Aidan O'Brien is wary about the prospect of soft ground at Epsom next Saturday for Investec Derby favourite Australia.

The Galileo colt has been all the rage for the premier Classic since his close-up third in the 2000 Guineas at Newmarket on 3 May.

However, Australia has not yet been tested in demanding conditions, with his trainer hoping the recent wet spell quickly recedes.

O'Brien said: "We wouldn't like the ground to be soft.

"He's a beautiful moving horse, everybody saw the class he showed at Newmarket.

"Obviously soft ground wouldn't be ideal, but we'll have to wait and see and hope it's not."

O'Brien confirmed at the 'Breakfast with the Stars' morning at the Surrey venue on Thursday that Australia may be accompanied by Geoffrey Chaucer, Kingfisher and Orchestra.

Joseph O'Brien, the trainer's son, is set to partner Australia, while Ryan Moore, who won the Irish 1,000 Guineas last weekend aboard the stable's Marvellous, is poised to get the leg-up on Geoffrey Chaucer.

The latter has this week been well backed in the Derby market after rumours circulated of the colt having beaten Australia in a gallop at Ballydoyle.

O'Brien said: "I don't know where these (rumours) come from.

"They have obviously always been on different work regimes and both had different races last time.

"I don't know where it came from. I didn't see it if it was, maybe it happened, but I didn't see it."

Frankie Dettori admitted at Epsom on Thursday that he was on the lookout for a ride in the Derby.

When asked if he would consider the Italian, O'Brien said: "It would be very hard to get any better than Frankie.

"Everyone knows how good he is, he's a special man."

Connections of Arod warned that the improving colt will not run in the Derby if the ground went soft.

The Peter Chapple-Hyam-trained inmate made up lots of late ground at York on just his third career start to finish second in the Dante.

Jockey Jamie Spencer issued a slight advisory, however, in that Arod needs a sound surface to be fully effective.

The jockey said: "It looks like Arod is going to run in the Derby.

"He's a high-class horse and is lightly raced.

"He needs fast ground, so watch this space."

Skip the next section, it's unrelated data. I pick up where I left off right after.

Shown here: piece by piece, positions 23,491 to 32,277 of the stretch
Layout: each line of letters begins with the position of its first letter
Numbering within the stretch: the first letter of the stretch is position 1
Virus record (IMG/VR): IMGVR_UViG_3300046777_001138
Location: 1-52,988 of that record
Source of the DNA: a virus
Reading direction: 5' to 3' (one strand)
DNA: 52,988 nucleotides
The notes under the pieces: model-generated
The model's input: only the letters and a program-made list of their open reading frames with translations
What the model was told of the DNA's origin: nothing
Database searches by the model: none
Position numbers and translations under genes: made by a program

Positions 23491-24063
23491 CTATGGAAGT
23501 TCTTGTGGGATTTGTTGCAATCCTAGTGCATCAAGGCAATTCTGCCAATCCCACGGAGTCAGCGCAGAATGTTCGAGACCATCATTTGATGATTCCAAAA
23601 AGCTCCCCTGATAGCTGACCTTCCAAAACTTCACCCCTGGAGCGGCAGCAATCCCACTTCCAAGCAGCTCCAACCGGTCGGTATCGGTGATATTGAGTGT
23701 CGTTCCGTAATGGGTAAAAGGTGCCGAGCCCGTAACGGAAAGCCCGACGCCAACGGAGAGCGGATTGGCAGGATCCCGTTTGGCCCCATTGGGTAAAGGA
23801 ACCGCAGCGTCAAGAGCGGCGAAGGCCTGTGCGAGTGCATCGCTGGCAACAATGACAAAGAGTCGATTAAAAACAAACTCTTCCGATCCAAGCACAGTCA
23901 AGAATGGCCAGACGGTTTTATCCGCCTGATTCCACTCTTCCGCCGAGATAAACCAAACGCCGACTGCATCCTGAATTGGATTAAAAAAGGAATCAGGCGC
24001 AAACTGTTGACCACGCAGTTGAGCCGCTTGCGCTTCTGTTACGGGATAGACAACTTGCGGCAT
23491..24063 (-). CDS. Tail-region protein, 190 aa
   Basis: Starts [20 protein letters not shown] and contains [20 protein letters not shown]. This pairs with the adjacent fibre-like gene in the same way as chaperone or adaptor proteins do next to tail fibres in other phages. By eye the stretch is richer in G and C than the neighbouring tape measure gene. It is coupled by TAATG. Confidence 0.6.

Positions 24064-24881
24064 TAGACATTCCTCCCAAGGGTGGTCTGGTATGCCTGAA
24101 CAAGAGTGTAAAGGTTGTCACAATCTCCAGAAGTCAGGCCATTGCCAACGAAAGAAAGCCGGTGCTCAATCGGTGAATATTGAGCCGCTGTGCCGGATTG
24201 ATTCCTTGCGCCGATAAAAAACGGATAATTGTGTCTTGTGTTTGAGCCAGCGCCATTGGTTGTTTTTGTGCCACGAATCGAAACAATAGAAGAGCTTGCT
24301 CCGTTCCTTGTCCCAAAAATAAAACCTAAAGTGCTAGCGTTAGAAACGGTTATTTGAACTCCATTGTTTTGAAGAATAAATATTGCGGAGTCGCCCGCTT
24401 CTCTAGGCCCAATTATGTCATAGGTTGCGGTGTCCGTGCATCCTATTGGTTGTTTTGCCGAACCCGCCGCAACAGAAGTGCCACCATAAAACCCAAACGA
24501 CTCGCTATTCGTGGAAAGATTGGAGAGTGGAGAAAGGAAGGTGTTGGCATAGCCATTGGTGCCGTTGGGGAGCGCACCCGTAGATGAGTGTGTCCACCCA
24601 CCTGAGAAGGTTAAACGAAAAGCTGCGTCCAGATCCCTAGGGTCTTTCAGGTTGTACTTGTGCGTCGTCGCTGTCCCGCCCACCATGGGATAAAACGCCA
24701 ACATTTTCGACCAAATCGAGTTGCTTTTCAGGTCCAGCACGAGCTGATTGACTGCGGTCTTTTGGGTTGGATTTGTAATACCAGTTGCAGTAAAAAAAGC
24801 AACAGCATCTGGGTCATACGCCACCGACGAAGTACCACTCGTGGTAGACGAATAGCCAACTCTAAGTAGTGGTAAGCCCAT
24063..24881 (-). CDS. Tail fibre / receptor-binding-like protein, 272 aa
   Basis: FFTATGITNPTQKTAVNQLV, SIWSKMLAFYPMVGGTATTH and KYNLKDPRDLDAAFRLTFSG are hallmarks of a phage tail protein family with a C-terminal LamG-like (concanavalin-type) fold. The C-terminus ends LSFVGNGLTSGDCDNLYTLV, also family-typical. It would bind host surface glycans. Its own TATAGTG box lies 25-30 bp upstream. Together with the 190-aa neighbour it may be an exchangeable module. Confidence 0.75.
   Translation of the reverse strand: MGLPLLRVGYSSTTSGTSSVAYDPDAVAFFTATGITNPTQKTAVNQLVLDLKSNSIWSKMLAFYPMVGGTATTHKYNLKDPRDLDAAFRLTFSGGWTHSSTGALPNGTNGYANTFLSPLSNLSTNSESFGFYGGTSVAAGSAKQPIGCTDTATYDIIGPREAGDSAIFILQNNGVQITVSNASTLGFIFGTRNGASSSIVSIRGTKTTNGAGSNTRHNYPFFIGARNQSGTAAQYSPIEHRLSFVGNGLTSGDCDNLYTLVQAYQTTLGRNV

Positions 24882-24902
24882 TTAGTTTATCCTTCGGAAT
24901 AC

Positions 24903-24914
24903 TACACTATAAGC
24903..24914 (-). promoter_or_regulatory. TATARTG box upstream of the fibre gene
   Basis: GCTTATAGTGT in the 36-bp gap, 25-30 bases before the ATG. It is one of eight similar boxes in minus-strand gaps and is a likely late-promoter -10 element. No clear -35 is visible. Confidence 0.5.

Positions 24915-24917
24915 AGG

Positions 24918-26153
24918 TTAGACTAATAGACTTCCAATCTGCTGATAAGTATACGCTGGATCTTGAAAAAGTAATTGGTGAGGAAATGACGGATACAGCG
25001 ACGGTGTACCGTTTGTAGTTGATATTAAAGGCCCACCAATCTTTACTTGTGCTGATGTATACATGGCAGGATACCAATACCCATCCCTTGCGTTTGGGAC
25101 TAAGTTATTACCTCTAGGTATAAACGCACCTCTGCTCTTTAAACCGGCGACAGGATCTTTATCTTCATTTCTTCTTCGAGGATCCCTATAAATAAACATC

Those thoughts were echoed by Arod's owner, Sheikh Fahad, who said: "He needs good ground. Good to soft maybe, but not worse."

Michael Stoute, by contrast, would be unfazed if the ground was testing for Snow Sky.

The Khalid Abdullah-owned colt excelled in the Lingfield Derby Trial on 10 May and is already proven in demanding conditions.

The Freemason Lodge handler said: "He's entitled to go (for the Derby) after his Lingfield performance, we're hopeful.

"It’s still a long time away and Epsom drains very well.

"He won on soft ground at Salisbury and I'm not concerned about ground conditions."

Romsdal will work at Newmarket on Friday to determine whether or not he will be supplemented for the Derby.

Beaten just a nose by Orchestra in the Chester Vase, the Princess Haya of Jordan-owned colt could instead run at Royal Ascot.

Trainer John Gosden said: "He'll work in Newmarket and see what the owners want to do.

"He's in the King Edward at Royal Ascot, so it's up to them."

Stablemate Western Hymn, who defeated Snow Sky in April and subsequently won Sandown's Classic Trial, is very much on course for Epsom after he enjoyed a nice workout under William Buick.

He said: "Western Hymn enjoyed coming here today.

"He handled the hill, switched his legs very well and his head carriage is better."

Kingston Hill gained plenty of admiring glances from work-watchers as last season's Racing Post Trophy winner pulled a couple of lengths clear of two lead-horses in a 10-furlong stretch.

Roger Varian's colt finished eighth in the 2000 Guineas but has always been considered more suitable for the Derby.

Jockey Andrea Atzeni said: "He went really nicely. He travelled good and quickened up well.

"He handled the ground - it's pretty soft out there - but I was very pleased with him.

"We didn't go mad, we went a bit quicker down the hill as we wanted to see how he went round the bend.

"He pricked his ears when he got to the front, he always does that."

Andrew Balding worked Impulsive Moment, runner-up to Western Hymn at Sandown, in the hands of David Probert, who will have his first Derby ride.

The Kingsclere handler is set to have a second contender in Scotland, a well-beaten third in the Chester Vase but always held in some regard.